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Definitions of bud

  1. To graft by inserting a bud into the slit bark. The Concise Standard Dictionary of the English Language. By James Champlin Fernald. Published 1919.
  2. To put forth, as buds; begin to grow. The Concise Standard Dictionary of the English Language. By James Champlin Fernald. Published 1919.
  3. To graft. The Winston Simplified Dictionary. By William Dodge Lewis, Edgar Arthur Singer. Published 1919.
  4. To graft, as a plant, by inserting a bud under the bark of another tree:- pr.p. budding; pa.p. budded. The american dictionary of the english language. By Daniel Lyons. Published 1899.
  5. To graft with a bud. The Clarendon dictionary. By William Hand Browne, Samuel Stehman Haldeman. Published 1894.
  6. To put forth or produce buds, as a plant; to grow, as a bud does, into a flower or shoot. Webster Dictionary DB
  7. To begin to grow, or to issue from a stock in the manner of a bud, as a horn. Webster Dictionary DB
  8. To be like a bud in respect to youth and freshness, or growth and promise; as, a budding virgin. Webster Dictionary DB
  9. To put forth or produce new shoots; begin to grow. The Winston Simplified Dictionary. By William Dodge Lewis, Edgar Arthur Singer. Published 1919.
  10. To put forth buds: to begin to grow. Nuttall's Standard dictionary of the English language. By Nuttall, P.Austin. Published 1914.
  11. To put forth buds. The Clarendon dictionary. By William Hand Browne, Samuel Stehman Haldeman. Published 1894.
  12. start to grow or develop; "a budding friendship" Scrapingweb Dictionary DB
  13. To graft by inserting the bud of a plant under the bark of another tree. Nuttall's Standard dictionary of the English language. By Nuttall, P.Austin. Published 1914.
  14. To put forth shoots; to sprout; to grow as buds. Etymological and pronouncing dictionary of the English language. By Stormonth, James, Phelp, P. H. Published 1874.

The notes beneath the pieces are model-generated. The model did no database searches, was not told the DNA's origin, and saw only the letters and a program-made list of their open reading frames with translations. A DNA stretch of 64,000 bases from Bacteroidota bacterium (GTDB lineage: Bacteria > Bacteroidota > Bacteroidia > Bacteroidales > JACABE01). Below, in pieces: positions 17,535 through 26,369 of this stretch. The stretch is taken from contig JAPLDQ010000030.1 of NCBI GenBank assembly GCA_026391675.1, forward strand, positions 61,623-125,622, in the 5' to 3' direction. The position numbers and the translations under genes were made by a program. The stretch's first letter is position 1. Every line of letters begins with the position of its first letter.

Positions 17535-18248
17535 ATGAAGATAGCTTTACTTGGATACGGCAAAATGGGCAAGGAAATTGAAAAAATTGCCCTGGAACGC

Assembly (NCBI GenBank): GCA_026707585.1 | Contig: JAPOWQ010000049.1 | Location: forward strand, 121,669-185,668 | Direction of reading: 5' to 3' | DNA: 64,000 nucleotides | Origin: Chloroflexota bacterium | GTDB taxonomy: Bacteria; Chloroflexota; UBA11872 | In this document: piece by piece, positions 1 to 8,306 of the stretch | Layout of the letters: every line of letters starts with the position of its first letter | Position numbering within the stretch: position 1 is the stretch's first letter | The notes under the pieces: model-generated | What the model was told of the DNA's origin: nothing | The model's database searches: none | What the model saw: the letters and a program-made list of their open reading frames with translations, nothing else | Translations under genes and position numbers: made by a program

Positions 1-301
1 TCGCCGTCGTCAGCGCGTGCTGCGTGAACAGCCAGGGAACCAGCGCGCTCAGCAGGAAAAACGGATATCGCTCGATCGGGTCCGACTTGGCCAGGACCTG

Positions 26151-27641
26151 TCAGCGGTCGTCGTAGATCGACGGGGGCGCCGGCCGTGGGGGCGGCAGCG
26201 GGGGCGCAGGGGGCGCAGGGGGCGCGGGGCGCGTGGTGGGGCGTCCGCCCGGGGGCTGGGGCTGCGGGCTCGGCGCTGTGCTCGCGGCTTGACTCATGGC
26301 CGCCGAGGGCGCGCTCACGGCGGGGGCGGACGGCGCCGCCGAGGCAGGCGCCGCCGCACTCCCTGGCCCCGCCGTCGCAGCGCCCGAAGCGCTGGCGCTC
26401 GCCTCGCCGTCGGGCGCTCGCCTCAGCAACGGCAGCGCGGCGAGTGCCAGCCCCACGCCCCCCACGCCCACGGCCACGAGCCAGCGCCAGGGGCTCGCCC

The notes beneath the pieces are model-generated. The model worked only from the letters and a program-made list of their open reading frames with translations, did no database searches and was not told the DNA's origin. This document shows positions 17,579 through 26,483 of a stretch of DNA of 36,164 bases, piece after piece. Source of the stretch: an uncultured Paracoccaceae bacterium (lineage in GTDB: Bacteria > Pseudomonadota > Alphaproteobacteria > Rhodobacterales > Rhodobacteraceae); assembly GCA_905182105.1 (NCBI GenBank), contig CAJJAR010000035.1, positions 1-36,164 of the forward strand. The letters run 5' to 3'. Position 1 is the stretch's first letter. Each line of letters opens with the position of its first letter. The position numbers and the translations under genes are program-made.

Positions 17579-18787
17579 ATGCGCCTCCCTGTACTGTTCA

15. Budding. The Winston Simplified Dictionary. By William Dodge Lewis, Edgar Arthur Singer. Published 1919.
  16. a swelling on a plant stem consisting of overlapping immature leaves or petals Scrapingweb Dictionary DB
  17. develop buds; "The hibiscus is budding!" Wordnet Dictionary DB
  18. A small protuberance on the stem or branches of a plant, containing the rudiments of future leaves, flowers, or stems; an undeveloped branch or flower. Webster Dictionary DB
  19. A small protuberance on certain low forms of animals and vegetables which develops into a new organism, either free or attached. See Hydra. Webster Dictionary DB
  20. The early stage of a branch, leaf, or flower; a young girl in her first season in society. The Winston Simplified Dictionary. By William Dodge Lewis, Edgar Arthur Singer. Published 1919.
  21. The first shoot of a tree or plant. The american dictionary of the english language. By Daniel Lyons. Published 1899.
  22. A germ or first shoot of a tree or plant; an incipient flower. The Clarendon dictionary. By William Hand Browne, Samuel Stehman Haldeman. Published 1894.
  23. An undeveloped stem, branch, or flower. The Concise Standard Dictionary of the English Language. By James Champlin Fernald. Published 1919.
  24. The act or stage of budding. The Concise Standard Dictionary of the English Language. By James Champlin Fernald. Published 1919.
  25. The first shoot from a stem or branch; an unexpanded leaf or flower. Nuttall's Standard dictionary of the English language. By Nuttall, P.Austin. Published 1914.
  26. The shoot or sprout on a plant containing the future leaf or flower; a flower not blown or expanded. Etymological and pronouncing dictionary of the English language. By Stormonth, James, Phelp, P. H. Published 1874.
  27. A rudimentary shoot, or flower; any outgrowth which will develop directly into an exact replica of the structure or organism from which it grew out. A dictionary of scientific terms. By Henderson, I. F.; Henderson, W. D. Published 1920.
  28. Budded. The Winston Simplified Dictionary. By William Dodge Lewis, Edgar Arthur Singer. Published 1919.

What are the misspellings for bud?

Usage examples for bud

  1. All right, laughed Bud only don't make it so strong that he won't recognize me when he sees me. – A Gentleman from Mississippi by Thomas A. Wise
  2. He looked at Bud rather sharply. – Cow-Country by B. M. Bower
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